19. The method of claim 1 wherein executing the purge cycle comprises flushing at least a portion of the supply conduit with liquid to form a mixture of liquid and treating chemistry.
20. The method of claim 19 wherein the liquid is water.
21. The method of claim 20 wherein the liquid is a different treating chemistry.
22. The method of claim 19 wherein executing the purge cycle comprises introducing the mixture into the treating chamber.
23. The method of claim 19 wherein flushing at least a portion of the supply conduit comprises flushing the treating chemistry into a mixing chamber.
24. The method of claim 23 wherein executing a purge cycle further comprises holding the treating chemistry in the mixing chamber until a subsequent cycle of operation.
25. The method of claim 24 wherein executing a purge cycle further comprises adding a liquid to the mixing chamber to form a mixture with a diluted concentration of the treating chemistry.
26. The method of claim 25 wherein the amount of the liquid added results in the mixture having a treating chemistry concentration with a user-imperceptible effect on a laundry in the treating chamber.
27. The method of claim 19 wherein the amount of the liquid added during flushing results in the mixture of liquid and treating chemistry having a concentration of the treating chemistry with a user-imperceptible effect on a laundry in the treating chamber.
28. The method of claim 1 wherein removing the purged treating chemistry from the clothes dryer comprises evaporating a mixture from the treating chamber.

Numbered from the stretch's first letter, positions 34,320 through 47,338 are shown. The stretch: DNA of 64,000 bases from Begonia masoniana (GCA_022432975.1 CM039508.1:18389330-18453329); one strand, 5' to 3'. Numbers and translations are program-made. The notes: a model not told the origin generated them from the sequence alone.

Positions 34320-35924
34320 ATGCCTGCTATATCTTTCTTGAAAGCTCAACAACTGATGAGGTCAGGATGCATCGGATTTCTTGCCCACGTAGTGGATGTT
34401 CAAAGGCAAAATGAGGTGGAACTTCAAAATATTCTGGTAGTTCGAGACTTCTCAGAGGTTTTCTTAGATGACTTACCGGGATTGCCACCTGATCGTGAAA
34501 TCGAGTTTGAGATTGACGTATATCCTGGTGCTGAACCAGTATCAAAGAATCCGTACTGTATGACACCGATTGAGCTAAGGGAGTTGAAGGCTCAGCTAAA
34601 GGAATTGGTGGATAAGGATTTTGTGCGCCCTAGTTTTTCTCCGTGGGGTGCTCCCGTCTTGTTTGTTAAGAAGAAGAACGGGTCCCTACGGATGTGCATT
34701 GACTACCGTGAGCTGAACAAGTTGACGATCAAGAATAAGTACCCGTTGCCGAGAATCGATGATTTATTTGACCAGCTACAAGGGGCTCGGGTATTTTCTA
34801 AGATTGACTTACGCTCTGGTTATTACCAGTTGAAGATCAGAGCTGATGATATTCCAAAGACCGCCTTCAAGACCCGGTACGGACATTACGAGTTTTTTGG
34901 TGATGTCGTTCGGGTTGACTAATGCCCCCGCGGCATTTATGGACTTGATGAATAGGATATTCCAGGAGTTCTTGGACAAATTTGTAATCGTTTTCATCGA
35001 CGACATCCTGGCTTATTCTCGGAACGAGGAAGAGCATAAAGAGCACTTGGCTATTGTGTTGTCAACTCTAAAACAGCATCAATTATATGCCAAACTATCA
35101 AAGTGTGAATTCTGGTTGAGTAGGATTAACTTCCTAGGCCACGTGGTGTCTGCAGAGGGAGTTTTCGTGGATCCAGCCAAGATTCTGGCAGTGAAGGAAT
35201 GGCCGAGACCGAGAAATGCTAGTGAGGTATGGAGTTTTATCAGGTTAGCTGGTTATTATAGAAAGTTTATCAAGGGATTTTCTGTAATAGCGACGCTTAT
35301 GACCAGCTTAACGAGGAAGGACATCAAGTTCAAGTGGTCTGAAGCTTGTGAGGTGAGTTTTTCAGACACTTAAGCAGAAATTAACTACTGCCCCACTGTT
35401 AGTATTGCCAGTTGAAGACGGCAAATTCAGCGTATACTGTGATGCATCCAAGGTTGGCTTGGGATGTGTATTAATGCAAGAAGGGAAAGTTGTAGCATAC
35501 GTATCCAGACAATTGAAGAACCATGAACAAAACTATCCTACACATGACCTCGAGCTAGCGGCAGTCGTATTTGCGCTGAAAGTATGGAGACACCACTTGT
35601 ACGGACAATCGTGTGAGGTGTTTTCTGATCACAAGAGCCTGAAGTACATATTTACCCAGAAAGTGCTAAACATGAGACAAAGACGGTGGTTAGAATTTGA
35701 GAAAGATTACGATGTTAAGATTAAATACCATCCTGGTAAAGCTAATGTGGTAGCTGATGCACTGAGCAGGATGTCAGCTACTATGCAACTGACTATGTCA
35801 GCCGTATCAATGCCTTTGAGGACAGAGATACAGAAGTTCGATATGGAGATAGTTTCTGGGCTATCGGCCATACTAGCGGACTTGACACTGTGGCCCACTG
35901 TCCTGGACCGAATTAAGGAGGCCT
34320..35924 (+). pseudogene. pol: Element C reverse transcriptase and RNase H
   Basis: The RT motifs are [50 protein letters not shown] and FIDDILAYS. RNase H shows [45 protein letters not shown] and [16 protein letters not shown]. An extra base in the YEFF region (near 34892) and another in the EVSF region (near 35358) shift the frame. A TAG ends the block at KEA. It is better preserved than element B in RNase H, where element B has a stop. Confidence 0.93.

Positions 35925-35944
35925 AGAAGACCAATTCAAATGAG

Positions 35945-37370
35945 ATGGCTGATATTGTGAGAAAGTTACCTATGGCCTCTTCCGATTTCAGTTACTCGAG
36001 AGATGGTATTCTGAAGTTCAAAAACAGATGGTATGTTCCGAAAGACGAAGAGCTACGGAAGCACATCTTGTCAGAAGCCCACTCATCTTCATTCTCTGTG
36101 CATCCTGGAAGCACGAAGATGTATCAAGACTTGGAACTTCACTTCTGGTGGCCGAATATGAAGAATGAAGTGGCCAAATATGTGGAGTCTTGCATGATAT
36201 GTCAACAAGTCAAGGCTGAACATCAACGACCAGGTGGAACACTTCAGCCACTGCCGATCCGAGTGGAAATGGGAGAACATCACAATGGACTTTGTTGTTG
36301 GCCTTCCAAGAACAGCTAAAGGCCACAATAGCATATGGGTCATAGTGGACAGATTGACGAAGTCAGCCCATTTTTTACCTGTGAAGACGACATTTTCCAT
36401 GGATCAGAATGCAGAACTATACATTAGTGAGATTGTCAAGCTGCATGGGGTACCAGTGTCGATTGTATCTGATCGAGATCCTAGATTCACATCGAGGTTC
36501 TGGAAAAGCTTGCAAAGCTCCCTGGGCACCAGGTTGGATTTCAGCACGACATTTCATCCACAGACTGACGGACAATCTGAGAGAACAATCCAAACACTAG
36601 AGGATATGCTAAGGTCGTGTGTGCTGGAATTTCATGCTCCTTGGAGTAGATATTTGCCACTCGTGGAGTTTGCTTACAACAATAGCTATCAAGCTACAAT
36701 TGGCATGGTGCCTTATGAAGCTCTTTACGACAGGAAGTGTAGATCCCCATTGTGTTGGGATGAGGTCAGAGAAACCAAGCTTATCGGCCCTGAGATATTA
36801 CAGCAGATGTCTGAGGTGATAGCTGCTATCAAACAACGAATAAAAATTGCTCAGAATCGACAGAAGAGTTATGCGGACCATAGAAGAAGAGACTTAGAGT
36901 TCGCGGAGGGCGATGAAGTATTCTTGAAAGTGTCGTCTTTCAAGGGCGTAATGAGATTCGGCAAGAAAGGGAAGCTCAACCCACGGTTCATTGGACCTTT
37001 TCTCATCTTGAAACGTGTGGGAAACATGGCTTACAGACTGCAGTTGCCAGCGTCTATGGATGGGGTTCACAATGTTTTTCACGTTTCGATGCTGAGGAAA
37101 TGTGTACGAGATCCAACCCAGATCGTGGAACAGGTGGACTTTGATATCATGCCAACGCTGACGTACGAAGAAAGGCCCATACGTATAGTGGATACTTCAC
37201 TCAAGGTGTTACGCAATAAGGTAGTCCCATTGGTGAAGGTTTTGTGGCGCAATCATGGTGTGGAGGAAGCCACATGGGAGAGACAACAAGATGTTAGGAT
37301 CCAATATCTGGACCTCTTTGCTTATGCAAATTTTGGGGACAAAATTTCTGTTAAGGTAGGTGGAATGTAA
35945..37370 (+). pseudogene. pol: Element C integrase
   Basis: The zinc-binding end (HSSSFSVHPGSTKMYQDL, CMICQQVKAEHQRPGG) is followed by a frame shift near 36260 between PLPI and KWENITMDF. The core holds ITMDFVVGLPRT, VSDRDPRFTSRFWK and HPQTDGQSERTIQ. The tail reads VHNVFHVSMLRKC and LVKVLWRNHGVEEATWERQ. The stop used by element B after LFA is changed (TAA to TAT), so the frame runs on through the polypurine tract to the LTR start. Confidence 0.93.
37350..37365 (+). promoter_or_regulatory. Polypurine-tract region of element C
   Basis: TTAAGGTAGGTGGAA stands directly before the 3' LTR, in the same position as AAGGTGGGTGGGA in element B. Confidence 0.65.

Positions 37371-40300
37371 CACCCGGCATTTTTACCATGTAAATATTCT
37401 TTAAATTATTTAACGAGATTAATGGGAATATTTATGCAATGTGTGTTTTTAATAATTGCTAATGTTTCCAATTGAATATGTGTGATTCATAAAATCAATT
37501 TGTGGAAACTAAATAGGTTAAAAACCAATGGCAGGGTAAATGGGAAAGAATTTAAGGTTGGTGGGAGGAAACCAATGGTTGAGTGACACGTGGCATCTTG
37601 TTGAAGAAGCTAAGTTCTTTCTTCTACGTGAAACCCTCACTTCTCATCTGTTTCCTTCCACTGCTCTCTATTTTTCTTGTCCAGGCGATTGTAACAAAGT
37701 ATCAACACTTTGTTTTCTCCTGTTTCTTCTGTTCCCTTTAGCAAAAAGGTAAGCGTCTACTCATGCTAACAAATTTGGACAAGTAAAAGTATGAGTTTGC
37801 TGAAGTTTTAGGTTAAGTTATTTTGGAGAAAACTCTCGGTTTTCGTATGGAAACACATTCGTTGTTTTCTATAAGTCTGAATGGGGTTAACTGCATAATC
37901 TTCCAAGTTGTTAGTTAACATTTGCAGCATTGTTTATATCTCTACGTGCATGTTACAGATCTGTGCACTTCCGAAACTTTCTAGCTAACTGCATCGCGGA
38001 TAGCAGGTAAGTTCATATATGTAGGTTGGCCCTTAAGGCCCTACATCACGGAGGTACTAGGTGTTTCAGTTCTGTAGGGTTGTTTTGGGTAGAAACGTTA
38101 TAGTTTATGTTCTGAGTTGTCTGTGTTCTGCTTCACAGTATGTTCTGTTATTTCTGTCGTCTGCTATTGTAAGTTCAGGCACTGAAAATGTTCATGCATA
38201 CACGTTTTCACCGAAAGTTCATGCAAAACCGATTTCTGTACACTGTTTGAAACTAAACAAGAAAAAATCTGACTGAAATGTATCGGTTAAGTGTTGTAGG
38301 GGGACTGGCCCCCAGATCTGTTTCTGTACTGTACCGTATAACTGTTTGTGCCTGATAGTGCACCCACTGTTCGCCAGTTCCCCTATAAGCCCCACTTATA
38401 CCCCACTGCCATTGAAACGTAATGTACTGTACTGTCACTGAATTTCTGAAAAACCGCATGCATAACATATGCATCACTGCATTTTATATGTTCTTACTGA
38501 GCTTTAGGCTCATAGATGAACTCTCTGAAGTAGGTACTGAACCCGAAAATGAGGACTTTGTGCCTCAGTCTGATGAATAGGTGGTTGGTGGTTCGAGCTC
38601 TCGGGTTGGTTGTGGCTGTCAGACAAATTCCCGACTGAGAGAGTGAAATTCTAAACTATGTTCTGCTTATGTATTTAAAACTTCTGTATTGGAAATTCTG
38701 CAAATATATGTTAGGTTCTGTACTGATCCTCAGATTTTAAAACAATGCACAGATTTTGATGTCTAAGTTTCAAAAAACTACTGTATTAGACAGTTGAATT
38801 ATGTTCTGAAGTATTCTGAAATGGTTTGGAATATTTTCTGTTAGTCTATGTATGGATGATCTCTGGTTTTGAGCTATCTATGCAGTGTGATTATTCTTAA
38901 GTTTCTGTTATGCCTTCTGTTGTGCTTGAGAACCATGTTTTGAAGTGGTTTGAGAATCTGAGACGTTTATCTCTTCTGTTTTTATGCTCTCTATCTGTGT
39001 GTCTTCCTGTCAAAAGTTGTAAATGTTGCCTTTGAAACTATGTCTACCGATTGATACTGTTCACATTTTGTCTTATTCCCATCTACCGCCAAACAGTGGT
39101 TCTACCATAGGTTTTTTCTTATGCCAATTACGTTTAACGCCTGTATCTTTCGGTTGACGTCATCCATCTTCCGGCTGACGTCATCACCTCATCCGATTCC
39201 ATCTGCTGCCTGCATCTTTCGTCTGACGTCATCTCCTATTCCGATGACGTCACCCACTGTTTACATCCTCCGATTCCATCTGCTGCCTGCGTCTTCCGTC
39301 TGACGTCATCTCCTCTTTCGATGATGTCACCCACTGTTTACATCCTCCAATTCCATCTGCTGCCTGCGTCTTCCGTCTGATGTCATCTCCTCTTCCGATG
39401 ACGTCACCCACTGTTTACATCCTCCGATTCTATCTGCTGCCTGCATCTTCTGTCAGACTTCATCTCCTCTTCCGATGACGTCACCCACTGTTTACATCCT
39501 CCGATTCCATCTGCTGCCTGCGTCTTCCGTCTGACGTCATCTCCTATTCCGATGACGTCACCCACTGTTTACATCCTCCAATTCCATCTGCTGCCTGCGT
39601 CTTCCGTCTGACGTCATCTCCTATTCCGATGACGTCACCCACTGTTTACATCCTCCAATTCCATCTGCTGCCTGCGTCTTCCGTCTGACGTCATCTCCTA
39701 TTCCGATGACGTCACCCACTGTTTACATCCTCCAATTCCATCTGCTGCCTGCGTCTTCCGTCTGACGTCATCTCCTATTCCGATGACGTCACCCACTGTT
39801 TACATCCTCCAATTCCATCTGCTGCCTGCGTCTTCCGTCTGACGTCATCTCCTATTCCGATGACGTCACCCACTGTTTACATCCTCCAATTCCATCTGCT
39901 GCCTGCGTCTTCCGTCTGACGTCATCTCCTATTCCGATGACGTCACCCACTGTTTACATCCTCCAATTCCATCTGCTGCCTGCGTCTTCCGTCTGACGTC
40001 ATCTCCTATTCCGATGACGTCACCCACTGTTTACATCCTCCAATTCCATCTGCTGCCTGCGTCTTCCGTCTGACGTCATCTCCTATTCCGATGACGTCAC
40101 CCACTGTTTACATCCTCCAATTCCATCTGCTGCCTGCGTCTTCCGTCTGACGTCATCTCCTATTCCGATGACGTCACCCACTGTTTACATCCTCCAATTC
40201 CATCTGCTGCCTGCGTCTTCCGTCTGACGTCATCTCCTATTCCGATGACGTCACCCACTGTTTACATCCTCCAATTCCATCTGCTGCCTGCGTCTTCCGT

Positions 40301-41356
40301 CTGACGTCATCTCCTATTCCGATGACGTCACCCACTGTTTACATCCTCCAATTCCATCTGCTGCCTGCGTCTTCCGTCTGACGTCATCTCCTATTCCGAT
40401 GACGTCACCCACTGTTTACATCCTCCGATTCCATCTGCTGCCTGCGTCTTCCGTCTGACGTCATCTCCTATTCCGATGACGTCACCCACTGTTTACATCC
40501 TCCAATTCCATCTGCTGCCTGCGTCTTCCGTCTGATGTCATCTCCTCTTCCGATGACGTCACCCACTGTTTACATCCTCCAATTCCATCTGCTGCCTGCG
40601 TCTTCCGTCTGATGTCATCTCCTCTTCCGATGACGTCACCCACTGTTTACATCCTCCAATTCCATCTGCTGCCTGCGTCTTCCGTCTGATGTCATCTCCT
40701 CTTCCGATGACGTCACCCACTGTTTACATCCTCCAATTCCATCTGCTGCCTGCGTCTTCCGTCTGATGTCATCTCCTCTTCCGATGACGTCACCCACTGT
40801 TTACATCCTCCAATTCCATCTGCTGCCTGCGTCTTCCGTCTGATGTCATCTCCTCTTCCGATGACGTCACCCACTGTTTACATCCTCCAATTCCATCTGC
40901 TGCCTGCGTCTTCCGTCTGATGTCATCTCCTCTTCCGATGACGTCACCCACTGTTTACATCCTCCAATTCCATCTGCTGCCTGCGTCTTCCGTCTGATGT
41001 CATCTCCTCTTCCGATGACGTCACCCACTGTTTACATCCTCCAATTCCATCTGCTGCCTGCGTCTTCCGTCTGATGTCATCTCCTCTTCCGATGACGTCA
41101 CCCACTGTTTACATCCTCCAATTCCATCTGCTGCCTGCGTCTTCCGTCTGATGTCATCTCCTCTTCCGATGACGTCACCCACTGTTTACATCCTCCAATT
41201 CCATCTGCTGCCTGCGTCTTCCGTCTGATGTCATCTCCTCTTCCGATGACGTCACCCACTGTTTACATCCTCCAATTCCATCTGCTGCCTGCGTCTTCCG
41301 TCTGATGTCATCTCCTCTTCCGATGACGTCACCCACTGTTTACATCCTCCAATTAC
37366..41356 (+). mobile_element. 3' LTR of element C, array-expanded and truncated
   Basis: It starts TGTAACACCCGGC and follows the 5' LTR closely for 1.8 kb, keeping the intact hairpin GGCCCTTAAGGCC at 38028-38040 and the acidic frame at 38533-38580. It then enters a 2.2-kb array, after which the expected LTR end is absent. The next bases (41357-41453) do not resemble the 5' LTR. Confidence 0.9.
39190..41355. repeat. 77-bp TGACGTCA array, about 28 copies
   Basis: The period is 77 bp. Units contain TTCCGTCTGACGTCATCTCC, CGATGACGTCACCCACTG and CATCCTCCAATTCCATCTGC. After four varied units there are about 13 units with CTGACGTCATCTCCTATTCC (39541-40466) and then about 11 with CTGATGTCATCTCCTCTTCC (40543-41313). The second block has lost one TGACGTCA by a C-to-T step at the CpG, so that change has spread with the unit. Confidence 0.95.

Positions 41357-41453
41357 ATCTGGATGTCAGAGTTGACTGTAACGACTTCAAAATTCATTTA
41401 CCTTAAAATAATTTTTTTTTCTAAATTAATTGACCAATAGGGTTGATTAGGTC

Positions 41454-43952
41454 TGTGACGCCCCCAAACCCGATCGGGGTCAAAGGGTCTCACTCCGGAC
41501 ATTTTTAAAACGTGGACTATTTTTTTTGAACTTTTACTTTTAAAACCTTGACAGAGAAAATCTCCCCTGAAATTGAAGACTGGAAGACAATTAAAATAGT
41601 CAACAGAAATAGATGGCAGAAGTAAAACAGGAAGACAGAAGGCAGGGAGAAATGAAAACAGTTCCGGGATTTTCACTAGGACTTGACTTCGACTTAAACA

29. The method of claim 28 wherein evaporating the mixture from the treating chamber comprises rotating the treating chamber.
30. The method of claim 29 wherein evaporating the mixture from the treating chamber comprises supplying the air to the treating chamber during the rotation of the treating chamber.
31. The method of claim 30 wherein evaporating the mixture from the treating chamber comprises heating the air supplied to the treating chamber.
32. The method of claim 28 wherein evaporating the mixture from the treating chamber comprises evaporating the mixture without the presence of laundry in the treating chamber.
Description
BACKGROUND OF THE INVENTION

Contemporary laundry treating appliances, such as clothes dryers, may be provided with a treating chamber for receiving a laundry load for treatment, such as drying. The laundry load may be treated in the treating chamber using one or more treating chemistries according to a cycle of operation. The treating chemistry may be dispensed to the treating chamber through one or more conduits.